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July 25, 2014 | NPR · Steve Inskeep talks with Honduran Foreign Minister Mireya Aguero de Corrales, who's in Washington to help find a solution to the thousands of Central American children arriving at the U.S. border.
 
July 25, 2014 | NPR · Massachusetts is offering to house hundreds of unaccompanied minors who've been detained crossing the U.S.-Mexico border. One of the proposed sites is on Cape Cod, but residents are blasting the plan.
 
July 25, 2014 | NPR · The novels of John le Carre have been reliable sources of compelling cinema. The new adaptation of "A Most Wanted Man" stars Philip Seymour Hoffman in one of his last roles.
 

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July 24, 2014 | NPR · A United Nations school, which was being used to shelter displaced Gazans awaiting evacuation, came under fire from a missile or shelling. The attack reportedly killed 15 people. Palestinian officials blame Israeli shelling; Israel says it may have been Hamas rockets that fell short of their target.
 
July 24, 2014 | NPR · The war in Gaza is unfolding between Israel and Hamas, but the Palestinian Authority, based in the West Bank, is also involved in efforts to end the fighting. The Palestine Liberation Organization's diplomatic representative to the U.S., Maen Areikat, speaks with Robert Siegel about the causes of the conflict and the possible consequences of a cease-fire.
 
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July 24, 2014 | NPR · If no contract deal is reached by July 31, Metropolitan Opera General Manager Peter Gelb has warned union workers to plan for a work stoppage the next day.
 

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July 19, 2014 | NPR · NPR's Scott Simon talks with David Herzsenhorn of The New York Times about the latest developments in Ukraine, where a Malaysia Airlines passenger plane was downed on Thursday, killing 298 people.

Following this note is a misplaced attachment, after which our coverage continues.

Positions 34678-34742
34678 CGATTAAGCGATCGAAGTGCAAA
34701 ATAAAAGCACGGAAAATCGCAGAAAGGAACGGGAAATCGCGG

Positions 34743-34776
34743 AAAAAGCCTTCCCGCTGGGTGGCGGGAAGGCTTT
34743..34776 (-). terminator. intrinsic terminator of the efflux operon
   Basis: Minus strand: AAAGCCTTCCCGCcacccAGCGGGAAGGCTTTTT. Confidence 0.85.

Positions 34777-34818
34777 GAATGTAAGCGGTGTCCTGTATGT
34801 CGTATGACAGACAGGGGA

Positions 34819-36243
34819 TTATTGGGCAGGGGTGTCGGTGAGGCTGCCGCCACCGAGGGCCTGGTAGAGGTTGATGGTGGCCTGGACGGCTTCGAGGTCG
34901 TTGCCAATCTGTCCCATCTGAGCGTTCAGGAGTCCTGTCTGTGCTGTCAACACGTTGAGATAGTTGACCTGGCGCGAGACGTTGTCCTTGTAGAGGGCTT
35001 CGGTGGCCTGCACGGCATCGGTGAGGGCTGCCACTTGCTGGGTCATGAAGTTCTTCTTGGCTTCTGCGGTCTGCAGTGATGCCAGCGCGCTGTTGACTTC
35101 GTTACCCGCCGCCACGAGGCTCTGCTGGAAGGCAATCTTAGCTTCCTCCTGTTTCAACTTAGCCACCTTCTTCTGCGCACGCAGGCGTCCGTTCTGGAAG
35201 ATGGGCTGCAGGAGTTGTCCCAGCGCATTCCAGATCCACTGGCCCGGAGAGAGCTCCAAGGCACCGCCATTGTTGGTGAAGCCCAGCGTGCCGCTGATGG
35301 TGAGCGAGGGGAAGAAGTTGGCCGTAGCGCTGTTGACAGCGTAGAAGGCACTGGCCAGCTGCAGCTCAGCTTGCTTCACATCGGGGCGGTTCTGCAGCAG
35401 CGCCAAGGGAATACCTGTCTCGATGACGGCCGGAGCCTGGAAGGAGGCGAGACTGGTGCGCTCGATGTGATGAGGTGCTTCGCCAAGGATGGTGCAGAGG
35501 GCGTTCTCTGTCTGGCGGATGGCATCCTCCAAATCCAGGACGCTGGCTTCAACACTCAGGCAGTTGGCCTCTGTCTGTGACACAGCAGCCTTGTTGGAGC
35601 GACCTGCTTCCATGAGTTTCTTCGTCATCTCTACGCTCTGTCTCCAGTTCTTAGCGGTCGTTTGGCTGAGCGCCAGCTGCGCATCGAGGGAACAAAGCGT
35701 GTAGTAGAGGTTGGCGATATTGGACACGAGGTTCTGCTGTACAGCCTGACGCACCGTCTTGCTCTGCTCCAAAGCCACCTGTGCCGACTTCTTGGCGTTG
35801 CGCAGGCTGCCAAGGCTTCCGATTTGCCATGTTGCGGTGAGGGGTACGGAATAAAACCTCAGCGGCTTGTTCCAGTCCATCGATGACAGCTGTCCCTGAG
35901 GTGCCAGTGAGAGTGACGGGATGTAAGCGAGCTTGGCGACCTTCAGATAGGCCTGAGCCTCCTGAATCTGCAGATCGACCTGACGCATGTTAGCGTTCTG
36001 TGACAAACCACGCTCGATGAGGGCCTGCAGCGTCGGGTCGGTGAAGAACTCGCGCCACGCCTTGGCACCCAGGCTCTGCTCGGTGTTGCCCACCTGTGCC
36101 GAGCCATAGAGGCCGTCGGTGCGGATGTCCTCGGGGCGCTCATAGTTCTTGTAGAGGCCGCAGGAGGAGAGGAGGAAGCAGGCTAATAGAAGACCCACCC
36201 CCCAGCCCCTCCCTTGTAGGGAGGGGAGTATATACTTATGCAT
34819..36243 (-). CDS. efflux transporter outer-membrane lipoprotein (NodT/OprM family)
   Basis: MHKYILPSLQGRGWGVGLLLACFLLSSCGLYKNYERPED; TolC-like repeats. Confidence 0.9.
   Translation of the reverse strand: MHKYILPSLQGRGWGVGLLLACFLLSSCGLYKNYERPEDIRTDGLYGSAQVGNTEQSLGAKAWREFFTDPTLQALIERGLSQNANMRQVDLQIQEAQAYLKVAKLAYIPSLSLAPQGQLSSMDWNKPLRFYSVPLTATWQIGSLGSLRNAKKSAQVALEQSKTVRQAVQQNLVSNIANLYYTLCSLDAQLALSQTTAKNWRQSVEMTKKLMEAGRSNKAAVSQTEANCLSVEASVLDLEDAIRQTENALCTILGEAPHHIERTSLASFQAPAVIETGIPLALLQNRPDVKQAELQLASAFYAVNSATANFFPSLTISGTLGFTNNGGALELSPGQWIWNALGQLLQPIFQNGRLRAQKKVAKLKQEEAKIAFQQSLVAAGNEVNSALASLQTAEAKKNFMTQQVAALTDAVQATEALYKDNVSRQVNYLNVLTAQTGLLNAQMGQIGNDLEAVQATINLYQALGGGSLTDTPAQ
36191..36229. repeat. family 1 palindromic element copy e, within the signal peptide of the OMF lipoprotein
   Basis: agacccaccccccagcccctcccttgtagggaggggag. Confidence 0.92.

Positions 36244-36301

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July 20, 2014 | NPR · NPR's Arun Rath gets the latest from correspondent Corey Flintoff at the site of last week's downing of a Malaysian jetliner in Eastern Ukraine.
 

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Discoveries in science

Nov 27, 2012 — If you're the kind who secretly obsesses about the fundamental nature of reality but wouldn't know a boson if it was delivering roses at your doorstep, I have good news for you.
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Feb 1, 2012 — Novelist David Levithan takes a wry look at adultery, while food writer Jessica Harris takes an African journey, astronomer Mike Brown explains the demotion of planet Pluto, novelist Stephen Amidon probes the human heart with his cardiologist brother, Thomas, and veterinarian Nicholas Dodman offers help for aging dogs.
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Jul 15, 2011 — NPR coverage of Remarkable Creatures by Tracy Chevalier. News, author interviews, critics' picks and more.
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Dec 2, 2010 — In the information age, the unexplored is hard to come by. Author Richard Harvell recommends three titles to take you back to a time when the unknown was a little more accessible — and to remind you of the power of wonder and imagination.
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Oct 27, 2010 — In fiction, Pete Dexter repays his real-life debt to his stepfather and Tracy Chevalier explores the life of an uneducated woman who became a pioneering 19th century fossil hunter. In nonfiction, there's dish on Google and the 2008 campaign, and Zadie Smith's essays show faith in inconsistency.
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Jan 2, 2010Remarkable Creatures, the new novel by Tracy Chevalier, focuses on the life and work of 19th century fossil hunter Mary Anning, and how her discoveries helped change scientific understanding of the world. Chevalier is the author of Girl with a Pearl Earring.
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Sep 12, 2009 — John Keats' famous 1816 sonnet "On First Looking into Chapman's Homer" celebrated the recent discovery of Uranus — the first new planet to be found in more than a thousand years. In fact, says author Richard Holmes, the scientific discoveries of the Romantic age inspired generations of great artists and their work.
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Mar 3, 2009 — Math can do some really neat stuff: From telling us about the existence of Neptune before we could see it, to the black holes we still can't, numbers are capable of a lot of things you didn't learn about in grade school. So why can't they predict economic crises? Commentator Mario Livio will tell you.
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